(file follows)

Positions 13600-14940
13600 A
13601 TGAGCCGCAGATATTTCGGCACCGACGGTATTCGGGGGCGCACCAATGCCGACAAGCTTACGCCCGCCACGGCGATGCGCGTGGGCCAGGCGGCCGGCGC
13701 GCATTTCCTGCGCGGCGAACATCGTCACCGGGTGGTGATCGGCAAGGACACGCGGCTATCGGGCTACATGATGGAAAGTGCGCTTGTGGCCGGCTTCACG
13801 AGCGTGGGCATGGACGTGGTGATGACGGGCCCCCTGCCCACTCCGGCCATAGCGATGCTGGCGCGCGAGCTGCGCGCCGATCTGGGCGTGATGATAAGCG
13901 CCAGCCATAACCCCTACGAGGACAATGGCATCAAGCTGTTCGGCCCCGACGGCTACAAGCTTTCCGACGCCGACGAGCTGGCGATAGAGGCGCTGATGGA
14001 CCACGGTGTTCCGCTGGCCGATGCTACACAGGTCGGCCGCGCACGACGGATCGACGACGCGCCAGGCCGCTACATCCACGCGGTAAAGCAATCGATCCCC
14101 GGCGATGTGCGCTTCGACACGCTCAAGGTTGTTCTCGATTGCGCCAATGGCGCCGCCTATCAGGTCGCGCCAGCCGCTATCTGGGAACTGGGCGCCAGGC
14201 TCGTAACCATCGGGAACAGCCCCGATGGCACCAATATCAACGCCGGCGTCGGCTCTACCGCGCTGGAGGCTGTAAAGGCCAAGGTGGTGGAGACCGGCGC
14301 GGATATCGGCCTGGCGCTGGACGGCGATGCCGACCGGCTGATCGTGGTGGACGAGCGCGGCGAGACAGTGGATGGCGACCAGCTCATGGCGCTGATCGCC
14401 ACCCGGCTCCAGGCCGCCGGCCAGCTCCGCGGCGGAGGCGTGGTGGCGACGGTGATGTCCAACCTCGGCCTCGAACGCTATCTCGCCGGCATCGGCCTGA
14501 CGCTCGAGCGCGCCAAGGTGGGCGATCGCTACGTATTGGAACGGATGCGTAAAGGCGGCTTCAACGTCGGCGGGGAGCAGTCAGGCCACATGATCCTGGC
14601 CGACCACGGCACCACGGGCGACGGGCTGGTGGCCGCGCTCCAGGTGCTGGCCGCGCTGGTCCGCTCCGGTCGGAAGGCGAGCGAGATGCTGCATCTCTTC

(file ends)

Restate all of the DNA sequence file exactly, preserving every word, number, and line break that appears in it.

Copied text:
Positions 13600-14940
13600 A
13601 TGAGCCGCAGATATTTCGGCACCGACGGTATTCGGGGGCGCACCAATGCCGACAAGCTTACGCCCGCCACGGCGATGCGCGTGGGCCAGGCGGCCGGCGC
13701 GCATTTCCTGCGCGGCGAACATCGTCACCGGGTGGTGATCGGCAAGGACACGCGGCTATCGGGCTACATGATGGAAAGTGCGCTTGTGGCCGGCTTCACG
13801 AGCGTGGGCATGGACGTGGTGATGACGGGCCCCCTGCCCACTCCGGCCATAGCGATGCTGGCGCGCGAGCTGCGCGCCGATCTGGGCGTGATGATAAGCG
13901 CCAGCCATAACCCCTACGAGGACAATGGCATCAAGCTGTTCGGCCCCGACGGCTACAAGCTTTCCGACGCCGACGAGCTGGCGATAGAGGCGCTGATGGA
14001 CCACGGTGTTCCGCTGGCCGATGCTACACAGGTCGGCCGCGCACGACGGATCGACGACGCGCCAGGCCGCTACATCCACGCGGTAAAGCAATCGATCCCC
14101 GGCGATGTGCGCTTCGACACGCTCAAGGTTGTTCTCGATTGCGCCAATGGCGCCGCCTATCAGGTCGCGCCAGCCGCTATCTGGGAACTGGGCGCCAGGC
14201 TCGTAACCATCGGGAACAGCCCCGATGGCACCAATATCAACGCCGGCGTCGGCTCTACCGCGCTGGAGGCTGTAAAGGCCAAGGTGGTGGAGACCGGCGC
14301 GGATATCGGCCTGGCGCTGGACGGCGATGCCGACCGGCTGATCGTGGTGGACGAGCGCGGCGAGACAGTGGATGGCGACCAGCTCATGGCGCTGATCGCC
14401 ACCCGGCTCCAGGCCGCCGGCCAGCTCCGCGGCGGAGGCGTGGTGGCGACGGTGATGTCCAACCTCGGCCTCGAACGCTATCTCGCCGGCATCGGCCTGA
14501 CGCTCGAGCGCGCCAAGGTGGGCGATCGCTACGTATTGGAACGGATGCGTAAAGGCGGCTTCAACGTCGGCGGGGAGCAGTCAGGCCACATGATCCTGGC
14601 CGACCACGGCACCACGGGCGACGGGCTGGTGGCCGCGCTCCAGGTGCTGGCCGCGCTGGTCCGCTCCGGTCGGAAGGCGAGCGAGATGCTGCATCTCTTC